Govt to form inquiry commission to probe ‘foreign conspiracy’ – Pakistan


Information Minister Marriyum Aurangzeb announced on Thursday that the government had decided to set up an “independent” commission of inquiry into allegations of “foreign conspiracy” by former prime minister Imran Khan, which he said was responsible for the ouster of his government.

The minister told a press conference in Islamabad that the commission “would correctly decide whether the story of the foreign plot was a play and the real character behind it was Imran Khan”.

“These allegations are an attempt to cause irreparable damage to the country,” the information minister said.

Predicting the post-investigation situation, Aurangzeb said anyone who lodged such allegations would “be legally prosecuted” based on a decision made by the commission of inquiry.

He further added that the commission would be independent and that its report would be made public. “This drama should end now.”

The minister said the commission’s findings would be tabled in Cabinet for approval at its next meeting.

Read also: PTI government set up commission of inquiry into ‘external conspiracy’

No one including Imran Khan can raise objections on behalf of the head of the commission, Aurangzeb added.

He accused PTI and the former prime minister of trying to divert public attention from allegations of corruption by Farah Khan – a close friend of Imran’s wife Bushra Bibi.

The minister criticized Imran, saying the PTI-led government had facilitated the opening of 34 bank accounts between 2018 and 2022, most of them on behalf of Farah. “Rs 870.4 million was transferred to those accounts during this period.”

The PML-N leader went on to say that the PTI government had “sold” Pakistan’s foreign policy and invited the wrath of the “friendly countries”.

He said Imran would not accept the commission of inquiry but “the results will be accepted by parliament and the people of Pakistan.”


The controversy surrounding the no-confidence motion by former prime minister Imran Khan took a turn for the worse when the disgraced PM wrote a letter to the March 27 meeting – days before his dismissal – claiming it contained “foreign conspiracy” plotted to overthrow him. his government.

Imran kept my mother informed of the contents of the letter when she first opened it but spent days later hating the United States when the exit from her government seemed imminent.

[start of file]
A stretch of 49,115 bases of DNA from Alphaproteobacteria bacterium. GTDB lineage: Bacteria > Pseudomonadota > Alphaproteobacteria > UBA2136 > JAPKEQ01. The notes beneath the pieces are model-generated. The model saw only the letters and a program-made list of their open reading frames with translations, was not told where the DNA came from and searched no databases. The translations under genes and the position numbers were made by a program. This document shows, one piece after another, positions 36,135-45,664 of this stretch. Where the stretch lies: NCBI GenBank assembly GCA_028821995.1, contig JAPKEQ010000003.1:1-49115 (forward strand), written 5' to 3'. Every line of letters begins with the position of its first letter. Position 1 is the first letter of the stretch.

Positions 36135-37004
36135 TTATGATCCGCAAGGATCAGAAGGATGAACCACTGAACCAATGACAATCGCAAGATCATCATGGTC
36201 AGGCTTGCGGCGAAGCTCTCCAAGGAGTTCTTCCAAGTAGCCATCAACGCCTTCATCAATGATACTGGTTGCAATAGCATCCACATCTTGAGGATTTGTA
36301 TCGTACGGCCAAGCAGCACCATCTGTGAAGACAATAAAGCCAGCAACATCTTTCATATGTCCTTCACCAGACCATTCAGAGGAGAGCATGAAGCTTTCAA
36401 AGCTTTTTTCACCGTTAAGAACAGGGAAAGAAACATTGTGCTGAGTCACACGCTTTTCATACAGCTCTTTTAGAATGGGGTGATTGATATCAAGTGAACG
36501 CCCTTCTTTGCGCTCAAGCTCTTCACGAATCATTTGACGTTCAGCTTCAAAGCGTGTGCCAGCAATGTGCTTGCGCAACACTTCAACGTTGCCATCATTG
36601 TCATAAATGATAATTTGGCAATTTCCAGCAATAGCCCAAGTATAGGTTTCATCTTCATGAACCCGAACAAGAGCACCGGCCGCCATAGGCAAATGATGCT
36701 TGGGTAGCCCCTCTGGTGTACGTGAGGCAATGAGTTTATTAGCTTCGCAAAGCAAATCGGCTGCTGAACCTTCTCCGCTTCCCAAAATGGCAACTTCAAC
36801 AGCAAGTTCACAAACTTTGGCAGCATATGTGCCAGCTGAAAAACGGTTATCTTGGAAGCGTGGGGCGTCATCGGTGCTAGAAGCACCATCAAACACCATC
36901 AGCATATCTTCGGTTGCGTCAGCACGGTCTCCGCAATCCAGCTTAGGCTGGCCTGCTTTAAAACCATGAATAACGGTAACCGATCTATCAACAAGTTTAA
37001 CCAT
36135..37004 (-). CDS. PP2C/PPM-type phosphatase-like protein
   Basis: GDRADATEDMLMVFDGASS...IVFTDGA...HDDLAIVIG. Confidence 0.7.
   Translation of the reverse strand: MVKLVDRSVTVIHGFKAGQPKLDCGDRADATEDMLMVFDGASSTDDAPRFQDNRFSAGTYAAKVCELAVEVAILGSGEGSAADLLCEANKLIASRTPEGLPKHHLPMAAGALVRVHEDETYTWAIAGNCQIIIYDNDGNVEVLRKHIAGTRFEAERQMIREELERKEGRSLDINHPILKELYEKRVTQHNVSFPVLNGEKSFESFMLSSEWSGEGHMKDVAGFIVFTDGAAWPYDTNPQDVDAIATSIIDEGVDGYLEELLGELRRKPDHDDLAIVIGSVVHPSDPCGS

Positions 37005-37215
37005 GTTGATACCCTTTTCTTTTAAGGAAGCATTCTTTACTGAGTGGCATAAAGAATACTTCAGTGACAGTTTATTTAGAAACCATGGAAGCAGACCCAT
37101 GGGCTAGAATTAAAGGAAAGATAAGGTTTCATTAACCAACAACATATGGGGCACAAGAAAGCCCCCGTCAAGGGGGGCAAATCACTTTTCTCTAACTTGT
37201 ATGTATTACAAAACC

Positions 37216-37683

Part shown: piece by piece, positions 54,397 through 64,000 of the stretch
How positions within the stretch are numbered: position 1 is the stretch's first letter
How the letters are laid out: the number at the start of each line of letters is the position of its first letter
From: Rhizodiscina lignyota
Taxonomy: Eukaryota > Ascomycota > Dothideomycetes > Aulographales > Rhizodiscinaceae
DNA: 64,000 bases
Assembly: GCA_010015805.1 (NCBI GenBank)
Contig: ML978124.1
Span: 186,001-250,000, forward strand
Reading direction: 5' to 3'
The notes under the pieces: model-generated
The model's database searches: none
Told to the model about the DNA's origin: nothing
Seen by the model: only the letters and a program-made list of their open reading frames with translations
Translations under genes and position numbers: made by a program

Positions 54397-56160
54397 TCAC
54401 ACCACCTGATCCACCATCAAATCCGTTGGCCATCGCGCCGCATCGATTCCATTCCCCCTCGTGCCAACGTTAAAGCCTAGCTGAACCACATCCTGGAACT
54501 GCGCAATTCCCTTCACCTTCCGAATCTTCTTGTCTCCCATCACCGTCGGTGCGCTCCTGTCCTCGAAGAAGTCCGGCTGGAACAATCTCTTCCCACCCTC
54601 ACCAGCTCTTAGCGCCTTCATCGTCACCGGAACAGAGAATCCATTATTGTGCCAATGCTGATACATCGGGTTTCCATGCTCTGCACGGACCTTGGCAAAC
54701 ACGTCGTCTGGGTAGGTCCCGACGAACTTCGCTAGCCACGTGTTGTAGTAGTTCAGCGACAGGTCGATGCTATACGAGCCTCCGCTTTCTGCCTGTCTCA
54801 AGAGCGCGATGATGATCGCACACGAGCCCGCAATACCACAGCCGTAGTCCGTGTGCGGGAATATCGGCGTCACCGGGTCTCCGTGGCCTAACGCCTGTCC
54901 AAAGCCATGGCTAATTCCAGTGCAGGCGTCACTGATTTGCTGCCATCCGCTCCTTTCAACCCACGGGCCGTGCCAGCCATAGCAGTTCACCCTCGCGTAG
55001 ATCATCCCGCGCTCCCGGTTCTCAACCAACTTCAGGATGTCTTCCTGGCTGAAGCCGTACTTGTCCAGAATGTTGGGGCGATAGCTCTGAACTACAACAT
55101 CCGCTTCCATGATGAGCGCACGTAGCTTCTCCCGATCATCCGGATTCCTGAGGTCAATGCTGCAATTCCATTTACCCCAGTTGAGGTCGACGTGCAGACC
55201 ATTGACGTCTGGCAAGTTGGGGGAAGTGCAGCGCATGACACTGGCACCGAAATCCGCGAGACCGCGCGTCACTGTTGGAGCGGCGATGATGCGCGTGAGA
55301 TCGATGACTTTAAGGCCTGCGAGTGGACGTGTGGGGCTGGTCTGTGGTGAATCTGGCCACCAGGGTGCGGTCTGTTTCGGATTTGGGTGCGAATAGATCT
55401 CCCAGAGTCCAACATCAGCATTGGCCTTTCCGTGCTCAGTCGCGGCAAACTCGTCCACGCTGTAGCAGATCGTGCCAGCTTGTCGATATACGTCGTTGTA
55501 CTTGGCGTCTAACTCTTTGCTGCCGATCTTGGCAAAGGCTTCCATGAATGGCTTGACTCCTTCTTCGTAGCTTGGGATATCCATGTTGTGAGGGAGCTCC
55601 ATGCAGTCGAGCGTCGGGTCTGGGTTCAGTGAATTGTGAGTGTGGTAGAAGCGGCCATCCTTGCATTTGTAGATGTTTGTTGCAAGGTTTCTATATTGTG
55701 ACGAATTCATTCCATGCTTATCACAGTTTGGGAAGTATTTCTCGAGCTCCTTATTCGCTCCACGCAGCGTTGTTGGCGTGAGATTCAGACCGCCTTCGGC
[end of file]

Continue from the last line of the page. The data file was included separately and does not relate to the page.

Imran’s allegation that the US was leading his exit from power was based on a received message from Pakistan’s US Ambassador to the US, Asad Majeed, in which the envoy reported on a meeting with Assistant Secretary of State for South and Central Asia Affairs Donald Lu.

Majeed said Donald Lu had warned that Imran Khan’s tenure in office, which would face a vote of no confidence, would have implications for bilateral relations. The US was said to be angry with Imran over “independent foreign policy” and a visit to Moscow.

The Pentagon and the State Department have repeatedly denied the allegations, saying there is no truth in them.

The National Security Committee (NSC), which includes all service chiefs and the head of Pakistan’s top intelligence agency, took up the matter on March 31 with then-prime minister Imran Khan in office. The forum decided to remove the “strong border” from a country that did not call it “a clear disruption to Pakistan’s internal affairs”.

It also called the intervention “unacceptable under any circumstances” and said the language used in communication was not ambassador.

While the forum had ceased to call for interference at the time, another NSC meeting was held on April 22 with newly elected prime minister Shehbaz Sharif, and included the same military chiefs who attended the 31 March session.

During the second meeting, the NSC statement said it “reaffirmed the decisions of the last NSC meeting” and clearly went on to add that it had not received any evidence of foreign conspiracy.

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